By Cyril Tuohy
In ski industry lingo, there's a reference to style to reflect the way skiers make it up, down or around the mountain.
There's downhill or "alpine" skiing in which skiers ride up mechanical lifts and ski down to the bottom on slopes of various types of terrain. Another style, one practiced by aficionados of Telemark, has skiers ski down the mountain with their heels unattached to their bindings. These skiers are sometimes called "free-heelers."
Cross-country skiing involves skiing over much flatter terrain. Then there's backcountry skiing, where skiers seek untracked powder above the tree line and away from the crowds, lifts and busy lodges.
Freestyle skiing is a type of skiing where skiers do acrobatic tricks on their skis or snowboard, and often jump high in the air and twist and turn. There's even what's known as "adaptive skiing," which accommodates skiers with disabilities to participate in alpine skiing by using special equipment.
Resorts themselves, it turns out, have their own terminology. It's called Smart Style. It refers to a code of proper conduct in terrain parks -- a part of the resort containing jumps and half-pipes -- which have popped up in nearly every resort since the late 1990s as resorts fight to keep skiers and snowboarders on the slopes and broaden their customer bases.
The Smart Style campaign, developed by the snowboard manufacturer Burton and the National Ski Areas Association, was developed in 2004 as a safety and prevention framework governing terrain parks. Terrain parks have seen severity losses go up, even as terrain park claims frequencies have remained stable, and as general liability claims against ski resorts have gone down.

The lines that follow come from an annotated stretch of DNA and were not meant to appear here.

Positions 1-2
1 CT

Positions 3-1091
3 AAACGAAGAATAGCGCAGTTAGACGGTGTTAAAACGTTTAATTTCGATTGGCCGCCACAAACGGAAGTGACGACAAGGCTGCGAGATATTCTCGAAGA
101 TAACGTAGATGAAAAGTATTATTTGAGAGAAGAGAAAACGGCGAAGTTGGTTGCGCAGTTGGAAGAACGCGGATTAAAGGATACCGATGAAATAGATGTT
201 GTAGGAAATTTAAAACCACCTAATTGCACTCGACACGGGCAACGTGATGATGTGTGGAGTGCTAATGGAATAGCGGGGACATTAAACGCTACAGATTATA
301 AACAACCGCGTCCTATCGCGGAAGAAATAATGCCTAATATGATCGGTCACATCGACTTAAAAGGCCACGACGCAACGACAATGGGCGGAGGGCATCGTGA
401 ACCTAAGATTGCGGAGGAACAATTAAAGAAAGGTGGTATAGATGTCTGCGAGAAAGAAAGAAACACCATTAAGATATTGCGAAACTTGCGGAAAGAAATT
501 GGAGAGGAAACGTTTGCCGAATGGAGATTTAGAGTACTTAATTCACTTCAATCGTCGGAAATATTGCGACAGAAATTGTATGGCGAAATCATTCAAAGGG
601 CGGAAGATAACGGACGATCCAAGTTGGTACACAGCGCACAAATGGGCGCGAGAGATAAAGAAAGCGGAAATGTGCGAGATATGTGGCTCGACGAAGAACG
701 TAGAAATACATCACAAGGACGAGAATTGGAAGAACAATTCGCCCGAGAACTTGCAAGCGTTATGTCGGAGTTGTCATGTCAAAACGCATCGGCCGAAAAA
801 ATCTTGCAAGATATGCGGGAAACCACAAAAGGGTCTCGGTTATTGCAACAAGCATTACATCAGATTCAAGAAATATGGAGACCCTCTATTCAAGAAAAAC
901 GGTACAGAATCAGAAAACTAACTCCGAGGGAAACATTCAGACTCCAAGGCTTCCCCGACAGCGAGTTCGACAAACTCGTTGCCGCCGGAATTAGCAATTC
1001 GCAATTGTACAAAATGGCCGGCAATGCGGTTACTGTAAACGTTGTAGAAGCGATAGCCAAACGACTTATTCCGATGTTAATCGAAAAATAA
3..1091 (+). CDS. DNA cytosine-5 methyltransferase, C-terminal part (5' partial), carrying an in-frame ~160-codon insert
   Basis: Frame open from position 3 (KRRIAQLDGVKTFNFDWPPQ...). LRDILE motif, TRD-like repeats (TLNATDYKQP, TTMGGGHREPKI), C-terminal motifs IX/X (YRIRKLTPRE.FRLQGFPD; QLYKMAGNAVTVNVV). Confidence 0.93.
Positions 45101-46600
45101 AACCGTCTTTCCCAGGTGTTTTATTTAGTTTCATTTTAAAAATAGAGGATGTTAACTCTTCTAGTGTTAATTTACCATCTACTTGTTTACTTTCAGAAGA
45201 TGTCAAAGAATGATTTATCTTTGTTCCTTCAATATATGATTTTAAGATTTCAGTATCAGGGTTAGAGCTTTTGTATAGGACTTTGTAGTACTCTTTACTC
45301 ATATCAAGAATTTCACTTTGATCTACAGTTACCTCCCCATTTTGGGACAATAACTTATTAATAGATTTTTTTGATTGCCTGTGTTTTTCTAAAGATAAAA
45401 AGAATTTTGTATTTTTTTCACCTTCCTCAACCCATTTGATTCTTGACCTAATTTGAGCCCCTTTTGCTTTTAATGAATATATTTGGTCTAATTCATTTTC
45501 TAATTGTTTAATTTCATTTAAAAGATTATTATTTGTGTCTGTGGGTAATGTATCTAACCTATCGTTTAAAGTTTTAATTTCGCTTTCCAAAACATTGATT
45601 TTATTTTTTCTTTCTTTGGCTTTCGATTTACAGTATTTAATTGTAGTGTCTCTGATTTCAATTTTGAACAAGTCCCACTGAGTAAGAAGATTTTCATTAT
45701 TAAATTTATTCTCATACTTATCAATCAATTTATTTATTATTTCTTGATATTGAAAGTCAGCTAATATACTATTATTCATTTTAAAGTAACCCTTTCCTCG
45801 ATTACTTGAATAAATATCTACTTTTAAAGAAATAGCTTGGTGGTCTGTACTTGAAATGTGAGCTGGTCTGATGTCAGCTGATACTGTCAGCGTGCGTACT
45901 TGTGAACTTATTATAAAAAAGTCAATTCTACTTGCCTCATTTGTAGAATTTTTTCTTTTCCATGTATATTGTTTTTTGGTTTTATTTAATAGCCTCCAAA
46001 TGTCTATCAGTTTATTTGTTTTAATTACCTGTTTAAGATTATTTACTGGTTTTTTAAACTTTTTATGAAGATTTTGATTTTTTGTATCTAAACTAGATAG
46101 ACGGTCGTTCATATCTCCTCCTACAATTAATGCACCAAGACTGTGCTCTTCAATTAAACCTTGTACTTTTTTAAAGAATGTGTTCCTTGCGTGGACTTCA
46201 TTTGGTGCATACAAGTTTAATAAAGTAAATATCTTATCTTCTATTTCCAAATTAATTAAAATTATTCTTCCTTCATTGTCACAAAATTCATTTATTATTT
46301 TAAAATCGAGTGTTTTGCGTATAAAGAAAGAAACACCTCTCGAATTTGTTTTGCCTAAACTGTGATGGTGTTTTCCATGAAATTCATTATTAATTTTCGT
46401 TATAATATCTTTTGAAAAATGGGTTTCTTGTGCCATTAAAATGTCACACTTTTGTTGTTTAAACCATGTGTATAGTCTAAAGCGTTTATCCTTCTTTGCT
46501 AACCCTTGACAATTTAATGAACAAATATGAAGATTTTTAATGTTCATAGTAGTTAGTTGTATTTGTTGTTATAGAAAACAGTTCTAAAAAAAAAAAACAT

ASTM International, an engineering standards organization, is reviewing whether the adopt regulations governing tabletop jumping features in terrain parks, said Dave Byrd, director of risk and regulatory affairs for NSAA.
Mitch Schmidt, senior vice president of ACE Custom Casualty, one of the big ski resort underwriters, said terrain parks "add another layer of severity," to the underwriting of the resorts' general liability policies.
"Terrain park operations have seen a rapid ascent and are now a central part of the activities on a resort," said Rob Andrews, director of the ski resort practice with Aon Risks Solutions. "They are top of mind when it comes to ongoing risk management."
Top of mind among ski resort risk, safety and prevention managers, no doubt, was the "seminal development," Andrews said, of Salvini vs. Ski Lifts Inc., in which a jury delivered $14 million in damages to Kenny Salvini.
Salvini, a snowboarder who in 2004 severed his spine after a jump in the terrain park at the Summit at Snoqualmie, a popular Washington-state ski area, was left paralyzed from the neck down at age 23.
Nine days after Salvini's Feb. 11 accident, Snoqualmie ski instructor, 19-year-old Peter Melrose, died at the foot of a different jump in the same ski area, according to the report in the Seattle Post-Intelligencer.
While the jury concluded that the jump Salvini used should have been taken down, a group representing ski areas described the 2008 Salvini verdict as a "runaway jury verdict," leading some enthusiasts to bemoan the end of terrain parks.
Salvini's lawyer, Jack Connelly, who argued that that several skiers had been injured on the same jump before Salvini's accident, said the verdict should teach ski areas a lesson in safety, prevention and terrain-park design, according to a separate report in the Seattle Times.